|Plot Summary of Looking For Chet Baker|
Walker, Mar 2002, 23.95, 264 pp.
After the serial killer fiasco in Ls Angeles (BIRD LIVES) and counseling in New York, jazz pianist Evan Horne flees to London to star in a week long gig. His friend Professor Ace Buffington is also in the city following a sabbatical from UNLV. Ace pleads with Evan to join him in Amsterdam to research a biography on music legend Chet Baker, who died either by suicide or homicide in the city. Evan refuses remembering the trouble that occurs whenever he works with Ace such as he did on the Clifford Brown recording.
Evan travels to Amsterdam for another gig after his successful performances at Ronnie Scott's place. He stays at the same hotel that Chet took that nose-dive in 1988. Ace has already checked out of that hotel so Evan feels relieved that he will not get involved in another case. However, Evan cannot resist peaking inside the room Baker dived through the window. When Evan sees Ace's satchel containing his notes, he becomes concerned for his friend. He begins making inquiries that force him to follow the last days' trail of Chet Baker.
Readers looking for an entertaining, but a bit different kind of an amateur sleuth tale will enjoy LOOKING FOR CHET BAKER and the other novels in the Horne series. The story line provides insight into jazz (past and present) while spinning an engaging mystery involving a real persona. Evan plays the right notes so that the audience feels as if they attend a masterful concerto written by talented Bill Moody, whose love for jazz shines through each Horne selection.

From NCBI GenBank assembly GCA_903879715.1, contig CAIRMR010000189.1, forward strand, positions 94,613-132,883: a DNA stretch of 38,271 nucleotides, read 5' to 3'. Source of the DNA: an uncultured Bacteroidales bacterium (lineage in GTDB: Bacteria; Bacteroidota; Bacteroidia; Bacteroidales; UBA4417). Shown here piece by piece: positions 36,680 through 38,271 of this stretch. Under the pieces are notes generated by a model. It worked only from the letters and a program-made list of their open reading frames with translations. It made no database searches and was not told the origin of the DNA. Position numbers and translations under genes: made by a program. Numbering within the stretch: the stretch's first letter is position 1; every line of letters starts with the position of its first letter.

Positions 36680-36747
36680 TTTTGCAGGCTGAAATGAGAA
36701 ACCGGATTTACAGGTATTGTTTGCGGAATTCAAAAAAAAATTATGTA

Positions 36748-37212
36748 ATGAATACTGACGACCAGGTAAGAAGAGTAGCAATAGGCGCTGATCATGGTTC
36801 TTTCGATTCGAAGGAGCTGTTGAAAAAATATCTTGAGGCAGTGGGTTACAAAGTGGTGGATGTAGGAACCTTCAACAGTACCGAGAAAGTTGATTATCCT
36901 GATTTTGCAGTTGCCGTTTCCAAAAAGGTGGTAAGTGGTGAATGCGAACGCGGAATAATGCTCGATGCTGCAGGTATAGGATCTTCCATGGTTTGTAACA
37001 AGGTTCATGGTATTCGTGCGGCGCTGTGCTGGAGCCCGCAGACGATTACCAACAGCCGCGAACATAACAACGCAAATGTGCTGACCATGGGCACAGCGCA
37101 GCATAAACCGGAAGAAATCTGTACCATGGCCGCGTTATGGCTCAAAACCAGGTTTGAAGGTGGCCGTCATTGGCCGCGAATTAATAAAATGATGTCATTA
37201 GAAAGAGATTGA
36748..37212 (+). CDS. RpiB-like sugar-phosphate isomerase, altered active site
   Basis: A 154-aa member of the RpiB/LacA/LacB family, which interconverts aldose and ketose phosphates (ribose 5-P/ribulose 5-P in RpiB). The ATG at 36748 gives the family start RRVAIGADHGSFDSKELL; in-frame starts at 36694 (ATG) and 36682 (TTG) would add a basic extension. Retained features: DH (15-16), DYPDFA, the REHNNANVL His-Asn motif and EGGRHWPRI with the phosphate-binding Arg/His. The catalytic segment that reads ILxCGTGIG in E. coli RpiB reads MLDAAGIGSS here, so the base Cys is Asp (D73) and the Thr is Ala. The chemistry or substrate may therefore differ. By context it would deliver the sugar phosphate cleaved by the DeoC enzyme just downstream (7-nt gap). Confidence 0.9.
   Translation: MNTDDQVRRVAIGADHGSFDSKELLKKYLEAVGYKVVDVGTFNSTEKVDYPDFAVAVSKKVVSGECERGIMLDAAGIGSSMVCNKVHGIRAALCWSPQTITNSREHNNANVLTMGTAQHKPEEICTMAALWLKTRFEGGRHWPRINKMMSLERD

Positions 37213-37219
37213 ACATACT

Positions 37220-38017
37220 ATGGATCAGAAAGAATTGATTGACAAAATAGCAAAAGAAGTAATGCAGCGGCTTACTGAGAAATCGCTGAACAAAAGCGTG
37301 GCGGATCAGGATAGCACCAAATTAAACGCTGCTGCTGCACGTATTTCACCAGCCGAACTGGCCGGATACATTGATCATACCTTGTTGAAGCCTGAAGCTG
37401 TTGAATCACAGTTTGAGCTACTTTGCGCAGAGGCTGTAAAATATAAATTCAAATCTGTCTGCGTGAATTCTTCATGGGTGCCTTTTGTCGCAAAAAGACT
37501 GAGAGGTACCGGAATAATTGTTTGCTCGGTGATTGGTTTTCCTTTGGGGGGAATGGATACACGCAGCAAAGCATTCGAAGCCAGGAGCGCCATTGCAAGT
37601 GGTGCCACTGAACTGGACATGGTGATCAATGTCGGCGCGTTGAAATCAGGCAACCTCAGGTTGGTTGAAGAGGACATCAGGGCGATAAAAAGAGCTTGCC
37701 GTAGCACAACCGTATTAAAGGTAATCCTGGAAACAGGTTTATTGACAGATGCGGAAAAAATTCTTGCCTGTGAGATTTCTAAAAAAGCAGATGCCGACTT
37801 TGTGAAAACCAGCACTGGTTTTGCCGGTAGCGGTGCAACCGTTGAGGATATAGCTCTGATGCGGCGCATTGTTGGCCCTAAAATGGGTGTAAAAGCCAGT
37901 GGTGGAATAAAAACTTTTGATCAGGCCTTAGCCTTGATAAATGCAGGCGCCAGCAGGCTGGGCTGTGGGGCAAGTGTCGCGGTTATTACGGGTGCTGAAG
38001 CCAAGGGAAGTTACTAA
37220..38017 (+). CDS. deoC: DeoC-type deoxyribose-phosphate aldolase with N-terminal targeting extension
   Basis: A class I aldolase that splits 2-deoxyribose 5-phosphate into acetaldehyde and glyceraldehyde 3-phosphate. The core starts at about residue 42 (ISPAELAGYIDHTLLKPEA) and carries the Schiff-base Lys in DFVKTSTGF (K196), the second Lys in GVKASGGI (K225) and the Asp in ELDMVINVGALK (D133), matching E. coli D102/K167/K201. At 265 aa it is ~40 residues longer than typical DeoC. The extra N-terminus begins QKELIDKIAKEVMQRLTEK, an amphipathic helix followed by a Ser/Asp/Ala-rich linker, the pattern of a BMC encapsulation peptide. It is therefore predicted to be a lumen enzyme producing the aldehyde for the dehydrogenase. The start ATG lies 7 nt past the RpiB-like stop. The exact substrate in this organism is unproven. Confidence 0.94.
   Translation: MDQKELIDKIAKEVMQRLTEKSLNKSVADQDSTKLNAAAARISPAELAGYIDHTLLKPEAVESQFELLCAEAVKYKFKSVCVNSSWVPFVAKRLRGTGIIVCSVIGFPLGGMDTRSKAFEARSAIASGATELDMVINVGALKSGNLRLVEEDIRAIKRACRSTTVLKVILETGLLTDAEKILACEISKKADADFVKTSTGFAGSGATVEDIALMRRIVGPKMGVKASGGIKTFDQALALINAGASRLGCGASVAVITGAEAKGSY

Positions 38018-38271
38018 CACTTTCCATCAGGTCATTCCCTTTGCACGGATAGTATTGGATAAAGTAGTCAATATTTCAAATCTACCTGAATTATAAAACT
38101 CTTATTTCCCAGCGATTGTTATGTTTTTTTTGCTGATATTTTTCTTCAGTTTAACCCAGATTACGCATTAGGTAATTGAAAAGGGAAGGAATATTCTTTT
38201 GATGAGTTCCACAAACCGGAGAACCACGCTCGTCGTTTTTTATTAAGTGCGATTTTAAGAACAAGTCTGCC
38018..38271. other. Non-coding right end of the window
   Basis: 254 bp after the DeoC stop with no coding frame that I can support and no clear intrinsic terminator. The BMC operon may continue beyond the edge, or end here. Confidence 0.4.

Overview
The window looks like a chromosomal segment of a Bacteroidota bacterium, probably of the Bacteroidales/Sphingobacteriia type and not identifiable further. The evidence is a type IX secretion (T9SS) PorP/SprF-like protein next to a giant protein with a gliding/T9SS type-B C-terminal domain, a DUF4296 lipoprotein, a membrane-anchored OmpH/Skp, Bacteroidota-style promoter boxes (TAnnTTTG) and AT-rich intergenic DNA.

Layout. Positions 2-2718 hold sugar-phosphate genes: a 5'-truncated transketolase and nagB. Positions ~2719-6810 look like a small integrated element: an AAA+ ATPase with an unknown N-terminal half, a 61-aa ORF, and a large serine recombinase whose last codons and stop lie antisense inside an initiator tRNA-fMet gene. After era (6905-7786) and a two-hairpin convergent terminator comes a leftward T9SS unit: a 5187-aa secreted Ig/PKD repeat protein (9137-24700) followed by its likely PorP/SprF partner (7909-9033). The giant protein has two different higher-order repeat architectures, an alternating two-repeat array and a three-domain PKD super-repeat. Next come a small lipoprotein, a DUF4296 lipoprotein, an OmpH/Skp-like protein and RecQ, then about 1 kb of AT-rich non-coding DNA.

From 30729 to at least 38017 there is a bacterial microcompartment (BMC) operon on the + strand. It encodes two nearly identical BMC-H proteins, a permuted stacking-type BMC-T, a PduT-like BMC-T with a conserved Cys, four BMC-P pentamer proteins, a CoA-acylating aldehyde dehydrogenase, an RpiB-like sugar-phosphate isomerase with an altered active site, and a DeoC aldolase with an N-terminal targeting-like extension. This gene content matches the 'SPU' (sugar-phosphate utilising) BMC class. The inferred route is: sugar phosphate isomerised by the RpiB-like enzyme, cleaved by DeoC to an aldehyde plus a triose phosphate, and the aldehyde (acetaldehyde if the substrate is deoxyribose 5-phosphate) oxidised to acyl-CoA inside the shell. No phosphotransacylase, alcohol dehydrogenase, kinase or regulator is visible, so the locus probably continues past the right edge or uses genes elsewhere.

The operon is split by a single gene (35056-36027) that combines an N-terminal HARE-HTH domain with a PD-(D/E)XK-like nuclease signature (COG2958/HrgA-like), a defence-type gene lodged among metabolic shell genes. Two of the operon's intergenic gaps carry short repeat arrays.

This synopsis report prepared by Harriet Klausner
|Chapter Analysis of Looking For Chet Baker|
Ratings are on a 1-10 scale (Low to High)
Composition of Book
descript. of violence and chases - 10%
Planning/preparing, gather info, debate puzzles/motives - 60%
Feelings, relationships, character bio/development - 20%
How society works & physical descript. (people, objects, places) - 10%
Tone of story
- very upbeat
Time/era of story:
- 2000+ (Present)
What % of story relates directly
to the mystery, not the subplot?
Kind of investigator
- amateur citizen investigator
Kid or adult book?
- Adult or Young Adult Book
Murder Mystery (killer unknown)
Accounts of torture and death?
- generic/vague references to death/punishment
Amount of dialog
- roughly even amounts of descript and dialog
Note: the views expressed here are only those of the reviewer(s).
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